Google has remembered the 107th birthday of computer pioneer Grace Hopper with a doodle.

Hopper, born as Grace Brewster Murray in 1906 and known as the "mother" of Cobol computer language, was the first woman to graduate from Yale University with a doctorate in maths.

Hopper married New York University professor Vincent Foster Hopper in 1930 and got divorced in 1945 but continued to retain his surname.

During World War II, Hopper assisted the U.S. military forces by working on the Automatic Sequence Controlled Calculator, an "electronic brain" that calculated rocket trajectories and was ultimately used to construct the atomic bomb.

Post-war, Hopper, who believed that computer language should closer to English language rather than machine codes, continued with her research and invented key software technologies and persuaded government agencies and industries to agree on a common computer language, that led to the development of COBOL (an acronym for COmmon Business-Oriented Language).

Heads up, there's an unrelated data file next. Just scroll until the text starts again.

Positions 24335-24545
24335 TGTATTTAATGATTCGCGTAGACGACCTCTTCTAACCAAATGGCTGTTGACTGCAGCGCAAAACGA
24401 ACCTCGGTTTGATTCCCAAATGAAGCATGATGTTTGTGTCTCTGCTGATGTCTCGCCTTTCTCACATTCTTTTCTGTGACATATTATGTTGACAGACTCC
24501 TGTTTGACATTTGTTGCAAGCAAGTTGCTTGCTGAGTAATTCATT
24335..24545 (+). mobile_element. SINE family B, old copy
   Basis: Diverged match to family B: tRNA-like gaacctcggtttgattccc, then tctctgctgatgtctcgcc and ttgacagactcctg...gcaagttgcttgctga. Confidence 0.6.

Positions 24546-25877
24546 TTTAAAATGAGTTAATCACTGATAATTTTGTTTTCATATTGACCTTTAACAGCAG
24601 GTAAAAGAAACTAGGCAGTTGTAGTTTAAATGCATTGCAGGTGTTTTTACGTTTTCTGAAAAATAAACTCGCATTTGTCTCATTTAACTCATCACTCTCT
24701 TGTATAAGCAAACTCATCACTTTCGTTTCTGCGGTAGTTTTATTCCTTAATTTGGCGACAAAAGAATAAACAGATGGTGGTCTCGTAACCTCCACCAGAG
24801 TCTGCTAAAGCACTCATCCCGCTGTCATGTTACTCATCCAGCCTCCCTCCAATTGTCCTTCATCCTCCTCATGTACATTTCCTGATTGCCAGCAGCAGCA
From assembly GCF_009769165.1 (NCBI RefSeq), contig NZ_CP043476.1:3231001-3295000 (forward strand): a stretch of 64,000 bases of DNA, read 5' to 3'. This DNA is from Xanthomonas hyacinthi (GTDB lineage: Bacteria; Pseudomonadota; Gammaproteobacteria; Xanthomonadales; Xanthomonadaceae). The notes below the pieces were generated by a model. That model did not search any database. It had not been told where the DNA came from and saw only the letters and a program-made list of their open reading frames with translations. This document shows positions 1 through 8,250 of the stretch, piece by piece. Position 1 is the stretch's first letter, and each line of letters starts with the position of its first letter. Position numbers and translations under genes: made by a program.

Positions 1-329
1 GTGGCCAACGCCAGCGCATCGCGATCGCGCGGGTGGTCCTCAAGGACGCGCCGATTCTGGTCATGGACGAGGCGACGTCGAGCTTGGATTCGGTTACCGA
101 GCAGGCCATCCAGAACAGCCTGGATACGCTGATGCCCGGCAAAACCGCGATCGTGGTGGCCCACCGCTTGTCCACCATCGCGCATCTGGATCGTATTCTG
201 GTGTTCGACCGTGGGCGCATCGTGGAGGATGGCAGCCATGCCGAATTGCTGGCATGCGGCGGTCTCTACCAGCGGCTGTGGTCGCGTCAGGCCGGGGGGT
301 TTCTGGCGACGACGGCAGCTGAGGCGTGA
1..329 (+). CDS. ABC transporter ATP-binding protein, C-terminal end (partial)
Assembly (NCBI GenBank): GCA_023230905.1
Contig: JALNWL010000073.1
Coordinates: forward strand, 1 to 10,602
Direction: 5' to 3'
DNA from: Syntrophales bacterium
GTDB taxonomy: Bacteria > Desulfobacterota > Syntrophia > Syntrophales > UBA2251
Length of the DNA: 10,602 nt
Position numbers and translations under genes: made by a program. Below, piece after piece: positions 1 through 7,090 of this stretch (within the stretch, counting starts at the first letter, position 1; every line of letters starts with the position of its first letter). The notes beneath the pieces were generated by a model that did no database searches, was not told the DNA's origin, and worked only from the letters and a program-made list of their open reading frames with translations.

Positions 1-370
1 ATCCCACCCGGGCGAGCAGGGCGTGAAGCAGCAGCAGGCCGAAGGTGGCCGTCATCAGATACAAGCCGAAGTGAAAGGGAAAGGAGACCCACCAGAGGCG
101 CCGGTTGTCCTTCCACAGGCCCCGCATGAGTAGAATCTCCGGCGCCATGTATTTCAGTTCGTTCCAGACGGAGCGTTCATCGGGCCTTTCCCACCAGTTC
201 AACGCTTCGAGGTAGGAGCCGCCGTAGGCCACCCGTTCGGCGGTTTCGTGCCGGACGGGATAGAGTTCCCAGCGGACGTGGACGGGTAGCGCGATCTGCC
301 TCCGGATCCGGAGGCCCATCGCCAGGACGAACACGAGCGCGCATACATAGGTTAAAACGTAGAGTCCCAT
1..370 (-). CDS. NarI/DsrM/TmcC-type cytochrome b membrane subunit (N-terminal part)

Hopper also served as director of the U.S. Navy Programming languages Group during 1967 and 1977 and, though she retired in 1963, Hopper was promoted to the rank of captain in 1973 and she traveled widely on international lecturing tours and rose to the rank of rear admiral.

Hopper died in 1992 and was interred with full military honors at Arlington National Cemetary.

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